Sweet Mother of Perl!

James F. Carroll jcarroll at byu.net
Tue Mar 10 04:04:40 MDT 2009

On Wed, Mar 4, 2009 at 9:40 PM, Matt Nelson <matt at frozenatom.com> wrote:

> I need to get more familiar with perl to maintain existing
> scripts, and extend or create new ones.
> Can I get some recommendations on a good perl book?
> I'm looking for something that gives examples mainly related to interfacing
> with the linux system, ie: doing what most do in bash, but in perl, file
> access, working with files, renaming and other regex related tasks.  Also I
> would like one that sticks mostly to using packages that are included in
> the
> standard perl install.

at 10:06 PM, Matt wrote:

> I don't mind using CPAN, it just depends on what I'm doing.  If I'm
> deploying something to be used on hundreds of servers I don't like having
> to
> install packages.  If it is say a custom SNMP Nagios plugin I don't mind
> installing a handful of stuff from CPAN.

at 10:08 PM, Matt wrote:

> I always hated the whole "For Dummies" books...

As others have said...

   1. I think Perl Cookbook
<http://my.safaribooksonline.com/0596003137> or Perl
   in a Nutshell <http://my.safaribooksonline.com/0596002416> would be best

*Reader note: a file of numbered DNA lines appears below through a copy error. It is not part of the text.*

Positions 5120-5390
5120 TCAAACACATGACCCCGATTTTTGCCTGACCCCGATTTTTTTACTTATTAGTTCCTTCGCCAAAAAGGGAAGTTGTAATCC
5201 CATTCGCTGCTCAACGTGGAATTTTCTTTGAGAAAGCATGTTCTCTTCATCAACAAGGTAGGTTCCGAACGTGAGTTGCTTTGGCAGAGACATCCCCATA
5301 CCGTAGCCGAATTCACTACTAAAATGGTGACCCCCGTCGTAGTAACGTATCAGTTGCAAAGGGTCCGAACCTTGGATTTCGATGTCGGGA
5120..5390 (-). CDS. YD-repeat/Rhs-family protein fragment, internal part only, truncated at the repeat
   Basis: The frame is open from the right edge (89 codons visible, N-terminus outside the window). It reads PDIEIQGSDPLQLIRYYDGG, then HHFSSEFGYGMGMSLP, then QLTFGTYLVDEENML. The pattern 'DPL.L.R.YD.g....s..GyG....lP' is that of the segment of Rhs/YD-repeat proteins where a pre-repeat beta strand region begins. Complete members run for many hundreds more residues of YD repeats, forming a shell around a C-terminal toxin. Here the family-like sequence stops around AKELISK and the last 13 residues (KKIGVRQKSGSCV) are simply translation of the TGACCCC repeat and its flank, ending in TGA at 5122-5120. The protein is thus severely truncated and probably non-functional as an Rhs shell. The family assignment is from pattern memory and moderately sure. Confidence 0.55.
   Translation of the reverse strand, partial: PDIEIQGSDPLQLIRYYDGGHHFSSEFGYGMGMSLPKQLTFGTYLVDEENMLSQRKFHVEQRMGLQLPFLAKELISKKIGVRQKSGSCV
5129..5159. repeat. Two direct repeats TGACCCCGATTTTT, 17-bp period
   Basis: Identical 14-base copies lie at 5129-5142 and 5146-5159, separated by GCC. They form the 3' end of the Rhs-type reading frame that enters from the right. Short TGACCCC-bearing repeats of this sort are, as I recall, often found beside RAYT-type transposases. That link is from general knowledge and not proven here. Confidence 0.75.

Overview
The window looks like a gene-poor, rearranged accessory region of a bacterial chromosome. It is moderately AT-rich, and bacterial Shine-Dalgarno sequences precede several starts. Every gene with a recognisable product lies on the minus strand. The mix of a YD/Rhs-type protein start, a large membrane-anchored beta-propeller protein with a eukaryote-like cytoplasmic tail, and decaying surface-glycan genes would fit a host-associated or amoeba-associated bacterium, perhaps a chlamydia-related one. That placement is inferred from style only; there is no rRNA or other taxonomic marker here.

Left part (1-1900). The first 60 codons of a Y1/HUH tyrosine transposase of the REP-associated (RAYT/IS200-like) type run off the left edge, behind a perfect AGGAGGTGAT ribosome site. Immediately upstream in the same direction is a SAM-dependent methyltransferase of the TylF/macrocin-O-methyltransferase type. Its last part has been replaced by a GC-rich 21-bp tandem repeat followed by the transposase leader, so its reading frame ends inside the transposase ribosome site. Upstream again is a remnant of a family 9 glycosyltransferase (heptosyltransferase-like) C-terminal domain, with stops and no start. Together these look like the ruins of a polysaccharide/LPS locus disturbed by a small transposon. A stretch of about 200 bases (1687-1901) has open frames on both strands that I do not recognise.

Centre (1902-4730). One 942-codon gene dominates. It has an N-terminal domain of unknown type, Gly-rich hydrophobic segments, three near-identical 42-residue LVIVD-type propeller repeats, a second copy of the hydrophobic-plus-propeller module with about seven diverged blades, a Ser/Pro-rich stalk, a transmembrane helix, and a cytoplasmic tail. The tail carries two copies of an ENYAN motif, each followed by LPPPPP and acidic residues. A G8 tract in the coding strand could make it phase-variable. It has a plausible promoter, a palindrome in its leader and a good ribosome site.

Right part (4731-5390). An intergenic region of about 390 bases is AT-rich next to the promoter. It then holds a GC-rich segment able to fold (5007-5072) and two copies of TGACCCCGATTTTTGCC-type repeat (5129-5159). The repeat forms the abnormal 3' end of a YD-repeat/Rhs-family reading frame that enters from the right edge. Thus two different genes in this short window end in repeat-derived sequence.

for you.
   2. I learned with Learning
Perl<http://my.safaribooksonline.com/9780596520106> 4th
   ed. (currently 5th ed.).  Enjoyable, humorous reading.  Since you know
   python, bash, and regex, you don't need it; it might be too light-weight for

   - From what you've written, it sounds like you are an experienced Linux
   programmer; you know perl "makes hard things easy, and impossible things
   possible," both on and off the command line.
   - Is learning perl urgent for you?  If not, I encourage you to let
   necessity and curiosity drive your learning, looking up how to accomplish
   specific tasks reference books (#1 above), not tutorial books (#2 above).

You may already know:  If you are affiliated with an academic institution,
you can read O'Reilly books for free online at safari.oreilly.com.  For
example, BYU students (and alumni?) can login to Safari with BYU RouteY
to the Utah Academic Library Consortium.

James Carroll

jcarroll at byu.net

P.S.  Is bottom-posting or top-posting preferred on this list?  Thanks!

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